Camera Basics – ISO

Apart from Aperture and Shutter speed, another important variable to complete the triangle is ISO.

What is ISO?

ISO stands for International Organisation for Standardization which refers to your camera’s sensitivity to light. In other term, it controls the amount of light-emitting into your camera making your photos darker or lighter. 

Image: Google

Higher ISO = brighter image 

Lower ISO = darker image 

Recapping back from our Photography Triangle blog, ISO needs to work with the other 2 settings (Shutter Speed and Aperture) to give the overall brightness of the image quality. The lowest ISO of 100 will give a darker image which is ideal for shooting outdoors on sunny days while a higher ISO (1600-6400) will give a brighter image, suitable for shooting indoors with dim lighting. 

To sum up, Lower value ISO is better used in well-lit conditions while higher value ISO is recommended for low-light situations. Below is the chart to show the different grain effects of the different ISO levels. 

Image: Google

While exploring the different ISO values, take into account the graininess of the image which is sometimes artistically used as an effect in photography. Lower ISO values will give less noise (clearer image) while higher ISO values will give more noise (grainier effect). Experimenting with the different ISO values will let you choose the amount of grain you want. Take into consideration adjusting your aperture as well as the shutter speed in various conditions to increase the clarity of the image. A lot of trial and error needs to be done and strongly recommended to use the lowest ISO value (around 50/100) and increase only when needed to. It will maintain image quality but at the same time a blurry effect.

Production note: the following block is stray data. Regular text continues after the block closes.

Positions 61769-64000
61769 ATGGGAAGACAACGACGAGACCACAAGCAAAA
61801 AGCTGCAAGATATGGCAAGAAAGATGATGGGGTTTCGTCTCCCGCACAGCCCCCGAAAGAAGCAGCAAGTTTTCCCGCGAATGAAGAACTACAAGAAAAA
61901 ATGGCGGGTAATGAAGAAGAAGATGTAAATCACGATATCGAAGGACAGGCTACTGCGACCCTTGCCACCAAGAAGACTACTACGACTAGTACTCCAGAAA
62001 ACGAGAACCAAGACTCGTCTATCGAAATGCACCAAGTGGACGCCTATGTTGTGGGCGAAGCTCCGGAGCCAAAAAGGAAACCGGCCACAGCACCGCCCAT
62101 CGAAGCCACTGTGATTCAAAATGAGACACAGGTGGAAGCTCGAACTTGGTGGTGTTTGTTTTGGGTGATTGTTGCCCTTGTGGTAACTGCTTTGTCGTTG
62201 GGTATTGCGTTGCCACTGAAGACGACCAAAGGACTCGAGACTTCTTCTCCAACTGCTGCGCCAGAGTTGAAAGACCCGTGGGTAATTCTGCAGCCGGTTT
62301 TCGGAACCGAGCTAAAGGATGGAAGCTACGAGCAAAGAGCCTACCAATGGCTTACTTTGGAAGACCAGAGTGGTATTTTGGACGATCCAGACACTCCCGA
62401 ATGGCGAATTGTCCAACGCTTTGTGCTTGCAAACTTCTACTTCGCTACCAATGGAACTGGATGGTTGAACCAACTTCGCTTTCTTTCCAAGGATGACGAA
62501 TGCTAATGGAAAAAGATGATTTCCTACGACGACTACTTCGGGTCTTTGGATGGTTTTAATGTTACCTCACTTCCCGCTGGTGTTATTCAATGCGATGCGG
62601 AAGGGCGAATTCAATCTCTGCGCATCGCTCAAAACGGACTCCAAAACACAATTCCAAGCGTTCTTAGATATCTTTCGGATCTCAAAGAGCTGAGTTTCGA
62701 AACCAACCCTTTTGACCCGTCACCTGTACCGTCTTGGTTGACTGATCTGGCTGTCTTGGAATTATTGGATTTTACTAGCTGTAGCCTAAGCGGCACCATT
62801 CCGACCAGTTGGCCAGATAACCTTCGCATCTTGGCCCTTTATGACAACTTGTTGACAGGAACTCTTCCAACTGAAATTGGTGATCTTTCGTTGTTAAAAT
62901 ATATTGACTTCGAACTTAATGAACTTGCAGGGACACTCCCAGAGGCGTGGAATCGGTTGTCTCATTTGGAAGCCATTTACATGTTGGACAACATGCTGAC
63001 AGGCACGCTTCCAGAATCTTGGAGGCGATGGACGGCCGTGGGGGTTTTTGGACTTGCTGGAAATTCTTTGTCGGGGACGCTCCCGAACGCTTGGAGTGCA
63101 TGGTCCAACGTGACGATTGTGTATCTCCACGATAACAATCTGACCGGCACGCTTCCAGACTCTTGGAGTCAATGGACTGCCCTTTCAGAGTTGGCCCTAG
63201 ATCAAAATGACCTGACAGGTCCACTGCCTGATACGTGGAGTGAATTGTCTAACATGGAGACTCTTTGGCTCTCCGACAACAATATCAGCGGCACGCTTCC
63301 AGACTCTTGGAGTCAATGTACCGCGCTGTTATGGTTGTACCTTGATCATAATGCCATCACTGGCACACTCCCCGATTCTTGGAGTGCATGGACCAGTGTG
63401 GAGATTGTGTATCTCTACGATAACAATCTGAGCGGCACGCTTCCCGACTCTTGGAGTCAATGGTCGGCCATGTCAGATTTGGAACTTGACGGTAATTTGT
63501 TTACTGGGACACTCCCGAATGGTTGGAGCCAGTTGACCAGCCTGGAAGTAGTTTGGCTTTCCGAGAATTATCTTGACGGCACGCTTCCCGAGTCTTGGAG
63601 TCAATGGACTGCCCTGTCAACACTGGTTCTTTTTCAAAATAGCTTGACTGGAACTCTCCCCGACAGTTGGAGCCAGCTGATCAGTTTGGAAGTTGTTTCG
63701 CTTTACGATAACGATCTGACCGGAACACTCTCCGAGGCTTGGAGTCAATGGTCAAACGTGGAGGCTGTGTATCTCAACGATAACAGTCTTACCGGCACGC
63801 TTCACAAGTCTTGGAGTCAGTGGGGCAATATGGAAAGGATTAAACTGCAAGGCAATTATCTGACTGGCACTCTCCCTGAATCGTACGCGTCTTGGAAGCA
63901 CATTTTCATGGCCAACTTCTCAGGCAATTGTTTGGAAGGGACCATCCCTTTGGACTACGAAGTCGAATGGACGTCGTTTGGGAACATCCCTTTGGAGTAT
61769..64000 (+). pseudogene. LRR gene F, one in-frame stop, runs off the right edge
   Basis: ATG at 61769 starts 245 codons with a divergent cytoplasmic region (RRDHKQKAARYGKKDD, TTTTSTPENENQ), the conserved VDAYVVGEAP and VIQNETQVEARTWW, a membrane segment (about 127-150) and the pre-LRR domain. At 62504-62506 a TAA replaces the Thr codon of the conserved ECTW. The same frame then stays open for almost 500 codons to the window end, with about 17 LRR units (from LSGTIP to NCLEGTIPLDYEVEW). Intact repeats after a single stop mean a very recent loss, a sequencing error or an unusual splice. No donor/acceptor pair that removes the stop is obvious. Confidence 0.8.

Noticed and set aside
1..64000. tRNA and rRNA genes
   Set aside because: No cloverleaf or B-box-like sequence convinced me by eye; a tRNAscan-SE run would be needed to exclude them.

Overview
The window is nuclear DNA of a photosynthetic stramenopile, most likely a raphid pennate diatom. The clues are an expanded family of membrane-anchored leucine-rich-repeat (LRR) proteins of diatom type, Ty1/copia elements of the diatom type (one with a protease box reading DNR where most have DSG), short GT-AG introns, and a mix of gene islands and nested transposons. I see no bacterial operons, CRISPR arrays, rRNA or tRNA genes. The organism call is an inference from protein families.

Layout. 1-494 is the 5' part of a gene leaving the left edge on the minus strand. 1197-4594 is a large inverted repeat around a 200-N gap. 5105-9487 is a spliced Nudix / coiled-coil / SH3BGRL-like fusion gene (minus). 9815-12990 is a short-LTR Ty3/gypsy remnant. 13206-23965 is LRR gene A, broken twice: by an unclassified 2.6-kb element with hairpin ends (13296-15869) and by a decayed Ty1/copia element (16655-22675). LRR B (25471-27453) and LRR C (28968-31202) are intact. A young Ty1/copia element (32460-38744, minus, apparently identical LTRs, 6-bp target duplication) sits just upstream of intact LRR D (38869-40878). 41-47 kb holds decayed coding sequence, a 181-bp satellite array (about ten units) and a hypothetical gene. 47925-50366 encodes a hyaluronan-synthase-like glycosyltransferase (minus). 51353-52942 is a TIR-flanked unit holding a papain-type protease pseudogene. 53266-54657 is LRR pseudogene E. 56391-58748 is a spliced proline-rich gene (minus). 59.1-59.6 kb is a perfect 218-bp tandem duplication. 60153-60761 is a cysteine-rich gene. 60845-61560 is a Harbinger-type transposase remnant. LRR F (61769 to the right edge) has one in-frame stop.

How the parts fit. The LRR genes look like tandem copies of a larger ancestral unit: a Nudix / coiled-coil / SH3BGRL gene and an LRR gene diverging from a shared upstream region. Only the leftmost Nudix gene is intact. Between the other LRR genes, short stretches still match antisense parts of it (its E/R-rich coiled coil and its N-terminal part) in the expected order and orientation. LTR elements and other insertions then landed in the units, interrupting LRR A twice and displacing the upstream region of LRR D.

Image: Google

How to choose an ISO value?

The best way for picking the right ISO settings is similar to choosing a value for shutter speed – using the lowest ISO so that you can get a properly exposed photo, with a fast-enough shutter speed to stop motion and cancel out camera shake, and an F-Stop large or small enough to accomplish the depth of field desired. It may differ from time to time, but it’s best to experiment and explore the different ISO to suit the image well.

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